Occidental Petroleum Corp. has revealed in public filings that it is under investigation by the Securities and Exchange Commission for numerous undisclosed past dealings.

According to the company, the SEC seeks to determine whether Oxy officials and agents lied or failed to disclose to shareholders material information about its domestic and international oil operations, contracts with foreign agents and governments, possible violations of environmental laws, and its accounting and auditing practices.

The SEC, whose probes stretch from Jan. 1, 1975 to the present, also wants to learn if the company entered into secret contracts with its officers and directors, which should have been revealed to stockholders.

While Oxy states it "does not believe it made any such misleading statements or omission of material facts," it adds:

"Accidental is aware that Dr. (Armand) Hammer (chairman of Oxy) obtained undated resignations from a small number of past management directors."

Oxy described the SEC probe in an amended registration statement for a new issue of preferred stock it hopes to use to acquire Mead Corp. of Ohio.

It is the third version of the registration statement that the company has filed since last August when it first announced its plan to take over Mead.

Mead has fought against Oxy's takeover, and the resulting controversy has caused the SEC, the Justice Department and the Ohio Division of Securities to focus on Oxy and the dealings of Dr. Hammer.

According to the current issue of Business Week magazine, Hammer, who in the past has fired several chief executive officers, may oust his current president, Joseph E. Baird, if the Mead merger falls through.

Meanwhile, the justice Department's antitrust division is in U.S. District Court in Dayton seeking to delay the Oxy-Mead merger until it can challenge it in a trial. Justice charges that the merger would be anti-competitive because the two companies have several of the same products and could control the markets.

Hammer and Oxy have history of legal fights with the SEC.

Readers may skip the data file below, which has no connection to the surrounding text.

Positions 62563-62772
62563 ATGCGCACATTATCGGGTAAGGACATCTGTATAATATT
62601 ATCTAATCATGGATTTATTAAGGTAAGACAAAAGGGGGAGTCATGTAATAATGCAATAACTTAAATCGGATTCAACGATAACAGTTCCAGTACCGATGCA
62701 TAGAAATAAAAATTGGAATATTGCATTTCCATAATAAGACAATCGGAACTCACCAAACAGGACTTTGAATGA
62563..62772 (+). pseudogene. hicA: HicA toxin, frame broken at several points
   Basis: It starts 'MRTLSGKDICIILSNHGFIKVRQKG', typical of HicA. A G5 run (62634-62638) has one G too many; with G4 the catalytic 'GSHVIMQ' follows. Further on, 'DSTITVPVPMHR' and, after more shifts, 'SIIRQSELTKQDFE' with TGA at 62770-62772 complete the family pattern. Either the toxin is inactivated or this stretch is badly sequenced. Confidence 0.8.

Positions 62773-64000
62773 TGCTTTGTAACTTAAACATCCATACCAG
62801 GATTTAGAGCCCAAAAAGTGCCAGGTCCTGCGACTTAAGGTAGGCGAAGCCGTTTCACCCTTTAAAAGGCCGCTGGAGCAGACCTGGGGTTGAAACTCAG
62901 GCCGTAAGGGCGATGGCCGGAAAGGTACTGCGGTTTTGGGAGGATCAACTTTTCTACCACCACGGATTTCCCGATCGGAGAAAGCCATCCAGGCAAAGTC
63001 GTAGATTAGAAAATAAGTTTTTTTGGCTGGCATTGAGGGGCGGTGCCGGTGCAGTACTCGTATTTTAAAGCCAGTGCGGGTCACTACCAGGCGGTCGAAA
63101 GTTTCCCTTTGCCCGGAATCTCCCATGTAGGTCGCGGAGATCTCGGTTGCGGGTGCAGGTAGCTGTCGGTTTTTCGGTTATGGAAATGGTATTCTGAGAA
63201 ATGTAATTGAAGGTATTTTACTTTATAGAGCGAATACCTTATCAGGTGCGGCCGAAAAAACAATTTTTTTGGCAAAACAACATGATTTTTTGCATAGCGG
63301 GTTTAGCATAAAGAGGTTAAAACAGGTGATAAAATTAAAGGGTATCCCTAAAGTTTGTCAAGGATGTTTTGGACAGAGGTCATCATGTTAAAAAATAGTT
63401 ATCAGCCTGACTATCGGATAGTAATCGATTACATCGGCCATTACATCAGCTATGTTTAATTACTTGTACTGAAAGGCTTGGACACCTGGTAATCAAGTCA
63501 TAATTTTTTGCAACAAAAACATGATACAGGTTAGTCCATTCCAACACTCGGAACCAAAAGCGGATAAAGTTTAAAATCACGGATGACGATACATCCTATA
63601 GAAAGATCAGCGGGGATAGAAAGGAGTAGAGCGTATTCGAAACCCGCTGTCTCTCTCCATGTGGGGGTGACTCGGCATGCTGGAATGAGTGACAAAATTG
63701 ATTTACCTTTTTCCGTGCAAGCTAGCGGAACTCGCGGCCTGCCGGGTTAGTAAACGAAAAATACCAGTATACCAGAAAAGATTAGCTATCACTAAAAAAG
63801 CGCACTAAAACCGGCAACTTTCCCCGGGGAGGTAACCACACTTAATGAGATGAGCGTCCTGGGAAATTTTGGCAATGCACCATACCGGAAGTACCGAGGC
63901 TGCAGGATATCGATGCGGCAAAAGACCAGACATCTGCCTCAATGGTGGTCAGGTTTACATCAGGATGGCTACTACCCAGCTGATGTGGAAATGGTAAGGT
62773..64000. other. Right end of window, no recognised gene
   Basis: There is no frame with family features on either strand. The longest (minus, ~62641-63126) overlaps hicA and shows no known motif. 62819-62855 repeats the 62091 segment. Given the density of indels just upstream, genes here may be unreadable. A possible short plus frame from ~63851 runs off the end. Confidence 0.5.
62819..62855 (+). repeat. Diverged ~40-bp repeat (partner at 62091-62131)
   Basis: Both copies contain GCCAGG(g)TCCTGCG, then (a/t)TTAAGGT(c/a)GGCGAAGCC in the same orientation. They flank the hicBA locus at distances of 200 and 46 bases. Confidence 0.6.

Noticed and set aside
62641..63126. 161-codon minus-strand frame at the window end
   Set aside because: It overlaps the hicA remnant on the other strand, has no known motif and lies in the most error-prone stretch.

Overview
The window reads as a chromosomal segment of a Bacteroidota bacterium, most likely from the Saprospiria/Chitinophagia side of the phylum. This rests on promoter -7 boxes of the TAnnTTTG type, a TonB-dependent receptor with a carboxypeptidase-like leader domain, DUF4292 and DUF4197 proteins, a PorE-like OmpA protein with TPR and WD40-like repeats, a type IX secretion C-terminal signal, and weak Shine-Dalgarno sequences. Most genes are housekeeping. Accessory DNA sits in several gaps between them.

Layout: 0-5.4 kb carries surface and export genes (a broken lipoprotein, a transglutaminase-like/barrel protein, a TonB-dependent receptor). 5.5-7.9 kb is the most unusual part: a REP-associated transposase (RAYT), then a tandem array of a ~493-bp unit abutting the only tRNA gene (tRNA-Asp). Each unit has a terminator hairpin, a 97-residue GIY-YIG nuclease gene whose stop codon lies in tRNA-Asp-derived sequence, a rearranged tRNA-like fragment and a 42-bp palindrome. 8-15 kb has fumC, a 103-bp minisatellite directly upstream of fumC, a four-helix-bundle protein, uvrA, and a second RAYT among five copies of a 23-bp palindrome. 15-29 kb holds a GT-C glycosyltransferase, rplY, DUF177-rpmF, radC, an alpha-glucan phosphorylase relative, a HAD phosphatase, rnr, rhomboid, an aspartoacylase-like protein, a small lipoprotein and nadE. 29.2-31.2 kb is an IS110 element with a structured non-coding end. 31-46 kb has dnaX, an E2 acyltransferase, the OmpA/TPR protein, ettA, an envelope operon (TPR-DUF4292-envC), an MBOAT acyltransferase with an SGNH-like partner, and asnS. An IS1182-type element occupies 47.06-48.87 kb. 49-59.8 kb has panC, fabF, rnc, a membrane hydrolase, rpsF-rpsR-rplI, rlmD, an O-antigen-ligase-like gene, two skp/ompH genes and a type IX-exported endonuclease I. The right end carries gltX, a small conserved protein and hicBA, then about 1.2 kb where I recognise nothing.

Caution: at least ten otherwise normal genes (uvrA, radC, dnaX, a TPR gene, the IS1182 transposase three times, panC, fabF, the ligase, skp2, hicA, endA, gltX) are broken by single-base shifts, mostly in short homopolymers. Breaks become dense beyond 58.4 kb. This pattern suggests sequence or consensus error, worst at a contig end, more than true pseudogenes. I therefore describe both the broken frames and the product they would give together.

In 1971, the SEC sued Oxy and Hammer for allegedly making false claims about oil and coal discoveries.

In 1974, the commission alleged that it misled shareholders about loses from its tanker chartering operations.

In 1977, the SEC charged Oxy with making unlawful or questionable payments to government officials in the U.S. and abroad.

In each instance, the company and Hammer signed constant decrees, neither admitting nor denying the allegations.

These are civil settlements, but if the offenses are repeated by defendants they can be found in criminal contempt of the court orders settling the civil cases.

Oxy is offering about $900 million for Mead. The deal was first blocked in August by the Ohio securities authorities, who argued that the company failed to disclose fully many of the same financial dealings raised by the SEC.

Since then, the Ohio authorities have said they are satisfied with additional disclosures made by Oxy. But the SEC apparently is not. This means that commission attorneys may deny approval of the registration of the new shares. This, in turn, could delay the offering for Mead.

Oxy, in its filing with the SEC, said it is unable to predict the outcome of the commission's investigation.

But it does say that "such litigation might have the effect of delaying or preventing consummation of the offer" for Mead.

In its suit to block the merger, the Justice Department said that Oxy and mead both produced sodium chlorate, carbonless copy paper and certain types of coal.

Even as Justice seeks to delay the merger, Oxy has said it will move ahead and seek its stockholders' approval of the merger plan.